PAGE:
Can fossil mammals help us with our conservation efforts?

This was originally posted at: http://blogs.egu.eu/palaeoblog/?p=466

How can the dead help the living? This is a question a lot of fossil-fanatics have bent a lot of time towards over recent years, partially due to a desire to make palaeontology ‘relevant’ as a modern science, and secondly to help guide our efforts in conservation biology. A new series, edited by my supervisor Dr. Phil Mannion and others, focusses on the way we interpret palaeobiodiversity, biodiversity in the fossil record, for different groups and the issues and solutions facing the field. The final article in the volume struck me in particular.

How can fossils help us to protect these now and in the future? Source.

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Gender confusion in Confuciusornis? Not any more!

Among the many issues with the fossil record is the case of gender identification. In modern organisms, it is usually pretty easy to tell which members of a particular species are the males and which are the females. This can either be through consistently perving on them to figure it out during copulation, or some aspect of their morphology, such as antlers, or you know, a penis or vagina. When it comes to fossil though, we often don’t find these typical gender-distinctive aspects of morphology preserved, as they are usually lost in one form or another to the ravages of time and the process of fossilisation.

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Did dinosaurs lactate..?

The fossil record is brutally frustrating; it mostly preserves only vestiges of deaths long past as body fossils, with occasional glimpses of life being gleaned from their surroundings and any trace fossils, or activity fossils that we might find. One question palaeontologists have long been seeking the answer for is how good were dinosaurs as parents? Modern birds are descended from dinosaurs, and are pretty awesome parents in their nesting, brooding, and raising of their chicks from birth until they can quite literally fly the nest. But birds are the only extant group of dinosaurs out of three major lineages.

Partial skeleton of an oviraptorid dinosaur brooding over a nest of eggs. Source.

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Results show that you’re clean, and also something about Twitter functionality

Twitter is awesome. Users tweet over 340 million times a day, and the information load coming through it, and the speed at which it comes from the real world, makes it incredibly addictive as a social media or microblogging tool. In terms of the functions it offers though, how much is really understood? Everyone knows what tweeting, retweeting, and favouriting means on an anecdotal or personal level, but what about more generally. I set up a poll last week to gather data on what ‘favouriting’ a tweet means to different people. The results were pretty interesting, and make for a nice comparison with the results from another similar recent poll, on the ‘multiple personalities’ of the favourite function.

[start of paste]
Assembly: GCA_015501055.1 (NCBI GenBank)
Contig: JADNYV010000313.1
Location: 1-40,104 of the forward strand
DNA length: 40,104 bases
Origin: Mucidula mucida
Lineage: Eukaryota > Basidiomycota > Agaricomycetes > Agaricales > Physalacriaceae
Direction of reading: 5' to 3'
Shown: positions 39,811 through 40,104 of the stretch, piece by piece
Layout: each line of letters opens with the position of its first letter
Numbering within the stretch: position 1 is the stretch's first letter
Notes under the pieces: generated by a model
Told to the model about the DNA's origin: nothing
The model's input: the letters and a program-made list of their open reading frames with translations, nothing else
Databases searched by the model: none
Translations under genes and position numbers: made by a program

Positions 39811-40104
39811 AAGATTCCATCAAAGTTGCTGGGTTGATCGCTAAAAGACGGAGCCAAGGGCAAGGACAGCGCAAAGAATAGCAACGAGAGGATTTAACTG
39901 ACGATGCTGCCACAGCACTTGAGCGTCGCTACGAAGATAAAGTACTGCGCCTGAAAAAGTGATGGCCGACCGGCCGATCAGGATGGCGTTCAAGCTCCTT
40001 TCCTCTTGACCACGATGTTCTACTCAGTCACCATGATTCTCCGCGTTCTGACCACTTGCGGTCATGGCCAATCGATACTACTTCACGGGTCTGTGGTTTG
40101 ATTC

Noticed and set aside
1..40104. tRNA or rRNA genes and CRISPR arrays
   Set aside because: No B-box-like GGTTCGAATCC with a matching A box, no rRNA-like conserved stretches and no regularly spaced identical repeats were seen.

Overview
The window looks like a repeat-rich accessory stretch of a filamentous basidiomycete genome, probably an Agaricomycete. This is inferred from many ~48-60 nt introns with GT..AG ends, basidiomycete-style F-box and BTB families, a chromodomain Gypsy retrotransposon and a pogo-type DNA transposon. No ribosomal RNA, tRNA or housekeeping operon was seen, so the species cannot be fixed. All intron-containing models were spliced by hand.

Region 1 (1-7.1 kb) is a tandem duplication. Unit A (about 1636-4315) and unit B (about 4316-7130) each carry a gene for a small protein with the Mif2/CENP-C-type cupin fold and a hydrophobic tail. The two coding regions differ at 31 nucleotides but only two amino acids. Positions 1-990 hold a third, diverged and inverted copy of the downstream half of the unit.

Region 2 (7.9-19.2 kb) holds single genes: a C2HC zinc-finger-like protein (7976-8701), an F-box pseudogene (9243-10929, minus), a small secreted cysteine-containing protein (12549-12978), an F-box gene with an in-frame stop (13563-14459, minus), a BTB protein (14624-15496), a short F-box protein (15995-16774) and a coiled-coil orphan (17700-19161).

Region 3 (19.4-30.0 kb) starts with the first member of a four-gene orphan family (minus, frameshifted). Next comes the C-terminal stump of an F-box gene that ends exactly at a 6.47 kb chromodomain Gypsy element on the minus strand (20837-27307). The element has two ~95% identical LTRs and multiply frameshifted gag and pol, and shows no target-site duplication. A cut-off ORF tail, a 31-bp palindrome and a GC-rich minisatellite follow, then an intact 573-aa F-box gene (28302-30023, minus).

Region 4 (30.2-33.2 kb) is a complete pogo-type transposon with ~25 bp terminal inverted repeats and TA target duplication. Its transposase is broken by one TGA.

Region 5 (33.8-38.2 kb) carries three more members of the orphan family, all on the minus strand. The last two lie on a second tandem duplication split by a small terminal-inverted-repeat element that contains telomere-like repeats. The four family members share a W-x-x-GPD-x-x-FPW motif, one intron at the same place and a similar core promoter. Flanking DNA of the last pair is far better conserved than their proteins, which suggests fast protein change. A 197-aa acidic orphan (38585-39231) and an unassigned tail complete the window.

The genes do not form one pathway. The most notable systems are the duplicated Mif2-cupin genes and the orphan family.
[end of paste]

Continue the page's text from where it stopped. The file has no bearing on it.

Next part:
Here are the results from the data gathered on what motivates people to favourite tweets:

Results from 209 votes

The top 3 are pretty obvious:

  1. Bookmarking something to read later
  2. Bookmarking something for future reference
  3. Analogous to the ‘like’ function on Facebook

The other poll had similar results, from 81 votes:

  1. Bookmarking
  2. Highlighting testimonials
  3. Analogous to the ‘like’ function on Twitter

The author of the other post, Sherry Nouraini, suggests that this multiple-use signal is perhaps a flaw in Twitter’s design, based on uncertainty on the unity of its purpose, especially when it comes to community-building. I’d go one step further, and suggest that perhaps some innovative whizz kid out there can capitalise on this data (OK, it’s not an overwhelmingly huge data set) in some way to improve the services Twitter, or one of the multiple platforms it can run through, currently offers. Maybe. Feel free to keep voting on the poll btw, it would be interesting to see whether the pattern changes through time or with more data.

Bookmarking is the shining star of these li’l polls, both for future reference or to either tweet or read later on. I like the idea of it being used as a Facebook ‘like’, and wonder if those who voted for this are part of the ‘Facebook’ generation, as opposed to perhaps a more scholarly older generation who see beyond such a monotonous use. What do these data mean to you? I’m no social analyst, so it would be interesting to see what others think these patterns, and also discrepancies between data sets could possibly indicate.

For those who voted, here’s a pic of two dinosaurs having an apocalyptic bonk. You’ve earned it. No peaking if you didn’t vote.

What does the ‘Favourite’ function mean on Twitter?

Recently, Sherry Nouraini created an intriguing poll regarding the ‘multiple personalities’ of favouriting a tweet on Twitter. From a personal viewpoint, I use it similarly to the ‘Like’ function on Twitter, although anecdotal evidence combined with this poll suggest a wide variety of different uses. However, the sample size for this previous study was quite small, so it would be nice to a) see what happens if more people vote, and b) to have a comparative data set to see if the same trends are detected (I suspect the two of us are associated with different ‘internet crowds’).

So yeah, hopefully this poll below will work, and get a decent enough input so we can begin to see how favouriting is used as a social tool. You can select 3 choices, and I’ll post the results after a week or so (or longer if more people are getting involved). Some of the options do cross-over to various degrees, but I figured this captures pretty much the whole range of possibilities.

Thanks for voting! Please spread the word too – the more data the better any trend can be explained! 🙂